158. Luke Willson, tight end, Rice.
194. Spencer Ware, fullback, LSU.
220. Ryan Seymour, guard, Vanderbilt.
231. Ty Powell, defensive end, Harding.
241. Jared Smith, defensive tackle, New Hampshire.
242. Michael Bowie, tackle, NE Oklahoma State.
Overview: Per GM John Schneider, the Seahawks spent Thursday night watching Percy Harvin's YouTube highlight reel after sacrificing the Nos. 25 and 214 picks, and next year's third-rounder in exchange for the NFL's premier slot receiver. Understandable. The Harvin acquisition is factored into Seattle's grade. Schneider finally went on the clock Friday night and simply made picks straight off his board. Marshawn Lynch and Robert Turbin? Who cares. Michael is the best player. He's ours. Harvin, Sidney Rice, Golden Tate, Doug Baldwin? We'll take Harper and his Boldinian skill set. Williams is an immovable beast who makes us better in the trenches. Pick him. Simon is a press-man corner. Perfect scheme fit. Draft him. Late picks were primarily reserved for small schoolers and test freaks. Upside players who don't hurt you if they bust. The Seahawks have drafted just like this every year under Schneider and Pete Carroll. Seems like it's working.
St. Louis Rams
8. Tavon Austin, receiver, West Virginia.
30. Alec Ogletree, linebacker, Georgia.
71. T.J. McDonald, safety, USC.
92. Stedman Bailey, receiver, West Virginia.
113. Barrett Jones, center/guard, Alabama.
149. Brandon McGee, cornerback, Miami.
160. Zac Stacy, running back, Vanderbilt.
Overview: A year after unearthing small-schoolers Brian Quick, Greg Zuerlein, Trumaine Johnson, and Daryl Richardson, GM Les Snead took an all-big-school approach. This draft was dedicated to playmakers, and St. Louis accomplished its goal even if some members (McDonald, Jones, to a lesser extent Stacy) may struggle with the college-to-pro transition due to major flaws. Austin was the premier offensive-skill player in the 2013 draft, and Snead offset his losses in the trade up to No. 8 by trading down from the 22nd spot. He still came away with a day-one starter in Ogletree, whose character issues are concerning but not as much under coach Jeff Fisher. Bailey was a great value late in round three and fortifies St. Louis' receiver depth behind Austin, Quick, and Chris Givens. The McDonald pick lowers the Rams' grade because he is a tight-hipped, straight-line safety with inconsistent physicality. Jones projects as no more than an NFL reserve.
Tampa Bay Buccaneers
43. Johnthan Banks, cornerback, Mississippi State.
73. Mike Glennon, quarterback, North Carolina State.
100. Akeem Spence, defensive tackle, Illinois.
126. William Gholston, defensive end, Michigan State.
147. Steven Means, defensive end, Buffalo.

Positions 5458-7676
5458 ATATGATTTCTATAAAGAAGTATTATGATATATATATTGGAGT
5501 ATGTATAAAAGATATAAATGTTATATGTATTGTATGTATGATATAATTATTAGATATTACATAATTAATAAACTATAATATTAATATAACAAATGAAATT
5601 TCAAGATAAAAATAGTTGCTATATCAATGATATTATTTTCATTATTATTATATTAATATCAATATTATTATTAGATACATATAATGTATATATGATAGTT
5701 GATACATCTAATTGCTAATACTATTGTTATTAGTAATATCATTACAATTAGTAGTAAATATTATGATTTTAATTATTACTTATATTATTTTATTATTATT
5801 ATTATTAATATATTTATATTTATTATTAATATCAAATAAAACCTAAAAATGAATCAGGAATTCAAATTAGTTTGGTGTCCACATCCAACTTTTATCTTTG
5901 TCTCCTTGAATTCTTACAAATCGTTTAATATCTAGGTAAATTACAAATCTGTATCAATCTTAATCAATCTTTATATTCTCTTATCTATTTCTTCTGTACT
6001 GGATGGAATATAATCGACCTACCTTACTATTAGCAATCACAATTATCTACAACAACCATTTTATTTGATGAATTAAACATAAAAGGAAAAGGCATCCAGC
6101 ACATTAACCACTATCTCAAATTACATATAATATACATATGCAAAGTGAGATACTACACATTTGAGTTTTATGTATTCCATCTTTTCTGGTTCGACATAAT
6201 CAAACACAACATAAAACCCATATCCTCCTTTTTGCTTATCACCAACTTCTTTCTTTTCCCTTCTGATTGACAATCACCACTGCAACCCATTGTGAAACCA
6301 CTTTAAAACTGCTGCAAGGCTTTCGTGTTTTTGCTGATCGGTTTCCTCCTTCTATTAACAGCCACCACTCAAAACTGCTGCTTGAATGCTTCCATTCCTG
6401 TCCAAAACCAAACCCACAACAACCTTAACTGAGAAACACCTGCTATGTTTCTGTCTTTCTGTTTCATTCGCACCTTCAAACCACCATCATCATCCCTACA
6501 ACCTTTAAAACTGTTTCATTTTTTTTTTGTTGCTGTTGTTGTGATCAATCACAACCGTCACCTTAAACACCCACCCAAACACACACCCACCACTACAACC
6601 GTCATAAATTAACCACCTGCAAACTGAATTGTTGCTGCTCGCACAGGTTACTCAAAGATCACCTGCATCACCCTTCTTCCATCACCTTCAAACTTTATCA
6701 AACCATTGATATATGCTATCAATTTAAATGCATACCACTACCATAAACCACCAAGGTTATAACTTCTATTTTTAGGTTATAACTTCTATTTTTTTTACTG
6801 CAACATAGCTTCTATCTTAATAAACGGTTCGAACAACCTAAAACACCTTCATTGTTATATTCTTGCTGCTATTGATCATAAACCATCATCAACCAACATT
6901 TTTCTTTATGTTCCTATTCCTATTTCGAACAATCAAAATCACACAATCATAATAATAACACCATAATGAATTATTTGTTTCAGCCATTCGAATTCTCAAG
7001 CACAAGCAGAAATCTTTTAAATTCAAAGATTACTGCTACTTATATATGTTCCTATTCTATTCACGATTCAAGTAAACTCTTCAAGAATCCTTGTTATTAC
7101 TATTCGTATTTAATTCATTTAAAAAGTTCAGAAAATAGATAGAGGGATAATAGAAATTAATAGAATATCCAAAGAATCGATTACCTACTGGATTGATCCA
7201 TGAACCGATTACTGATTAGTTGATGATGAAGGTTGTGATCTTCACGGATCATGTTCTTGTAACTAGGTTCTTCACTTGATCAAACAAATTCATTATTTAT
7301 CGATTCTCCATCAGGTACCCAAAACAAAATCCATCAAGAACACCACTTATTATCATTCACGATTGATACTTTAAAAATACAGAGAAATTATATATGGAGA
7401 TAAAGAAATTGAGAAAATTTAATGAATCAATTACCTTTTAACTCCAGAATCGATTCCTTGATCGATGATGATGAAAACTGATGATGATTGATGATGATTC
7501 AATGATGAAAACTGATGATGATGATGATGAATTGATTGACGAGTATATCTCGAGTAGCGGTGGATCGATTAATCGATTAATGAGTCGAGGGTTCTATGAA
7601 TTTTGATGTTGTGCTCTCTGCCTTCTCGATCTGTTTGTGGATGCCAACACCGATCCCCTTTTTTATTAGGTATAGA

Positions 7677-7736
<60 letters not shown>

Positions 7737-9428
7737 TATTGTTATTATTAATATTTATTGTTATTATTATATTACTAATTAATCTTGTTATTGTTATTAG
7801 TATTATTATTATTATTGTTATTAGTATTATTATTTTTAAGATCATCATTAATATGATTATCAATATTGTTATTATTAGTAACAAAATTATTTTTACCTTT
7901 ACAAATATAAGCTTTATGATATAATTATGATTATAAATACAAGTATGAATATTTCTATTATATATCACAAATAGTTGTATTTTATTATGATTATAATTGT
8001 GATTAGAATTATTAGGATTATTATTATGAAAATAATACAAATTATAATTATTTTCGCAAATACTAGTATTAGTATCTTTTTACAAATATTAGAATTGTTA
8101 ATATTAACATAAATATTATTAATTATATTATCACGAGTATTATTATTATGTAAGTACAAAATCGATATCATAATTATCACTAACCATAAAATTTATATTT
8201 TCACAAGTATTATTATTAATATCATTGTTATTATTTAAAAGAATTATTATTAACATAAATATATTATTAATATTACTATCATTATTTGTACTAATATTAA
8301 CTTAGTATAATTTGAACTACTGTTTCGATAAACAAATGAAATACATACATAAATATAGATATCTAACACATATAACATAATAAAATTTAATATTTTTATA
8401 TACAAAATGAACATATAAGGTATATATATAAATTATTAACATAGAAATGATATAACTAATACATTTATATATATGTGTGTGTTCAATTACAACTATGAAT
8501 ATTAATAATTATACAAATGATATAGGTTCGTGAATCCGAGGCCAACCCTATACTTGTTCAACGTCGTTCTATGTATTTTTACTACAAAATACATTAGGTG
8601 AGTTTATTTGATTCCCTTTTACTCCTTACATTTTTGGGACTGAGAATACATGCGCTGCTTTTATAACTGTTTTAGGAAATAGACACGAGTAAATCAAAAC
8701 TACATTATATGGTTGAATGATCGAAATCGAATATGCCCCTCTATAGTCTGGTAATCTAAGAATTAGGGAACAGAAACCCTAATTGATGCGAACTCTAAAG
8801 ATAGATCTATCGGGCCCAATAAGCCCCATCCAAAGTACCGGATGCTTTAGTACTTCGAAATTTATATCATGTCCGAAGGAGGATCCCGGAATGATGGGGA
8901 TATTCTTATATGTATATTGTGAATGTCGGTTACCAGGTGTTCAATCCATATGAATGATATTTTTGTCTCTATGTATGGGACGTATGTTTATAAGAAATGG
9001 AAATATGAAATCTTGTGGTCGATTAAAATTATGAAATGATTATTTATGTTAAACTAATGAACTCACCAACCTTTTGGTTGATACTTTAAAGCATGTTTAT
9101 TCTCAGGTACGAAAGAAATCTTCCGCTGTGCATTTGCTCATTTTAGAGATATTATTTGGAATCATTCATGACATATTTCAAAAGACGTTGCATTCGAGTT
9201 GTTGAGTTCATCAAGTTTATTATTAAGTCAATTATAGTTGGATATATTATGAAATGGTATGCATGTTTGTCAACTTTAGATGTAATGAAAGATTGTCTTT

189. Mike James, running back, Miami.
Overview: Not forgotten in the Bucs' grade is the acquisition of Darrelle Revis for the 13th pick, plus a 2014 third-rounder. He is a Hall of Fame talent capable of masking multiple defensive weaknesses and every bit worth the cost. GM Mark Dominik otherwise came away with a slightly questionable draft, noticeably failing to add a pass-catching tight end. Banks is a cornerback/safety 'tweener who was beaten deep too frequently as a senior. Three-technique prospect Spence has ability, but was not a finisher in the Big Ten and is ultimately an underachiever. Same goes for Gholston, who is Vernon's cousin. Means is probably a special teamer at best. James is a plodder on tape, and I wouldn't expect him to make the 53. Glennon is a schematic fit in Tampa's vertical offense. His selection puts Josh Freeman on notice.
51. David Amerson, cornerback, North Carolina State.
85. Jordan Reed, tight end, Florida.
119. Phillip Thomas, free safety, Fresno State.
154. Chris Thompson, running back, Florida State.
162. Brandon Jenkins, outside linebacker, Florida State.
191. Bacarri Rambo, free safety, Georgia.
228. Jawan Jamison, running back, Rutgers.
Overview: GM Bruce Allen and coach Mike Shanahan's draft focus was on ballhawks, and they came away with three in 2011 NCAA interceptions leader Amerson, 2012 NCAA picks leader Thomas, and Rambo -- who ranked second to Amerson in INTs two years ago. But Rambo and Thomas can't tackle and Amerson got beat deep more than any cornerback in college football last season. Both running back picks are potential throwaways; Thompson broke his back in 2011 and tore his ACL in 2012, and Jamison doesn't do anything well. Jenkins was a big-time sack specialist in 2010, but is coming off a Lisfranc fracture. Reed is a potential "Joker" tight end who could contribute on passing downs. Washington drafted a slew of big names and added productive collegiates, but I'm not sure they got more than one or two productive NFL starters.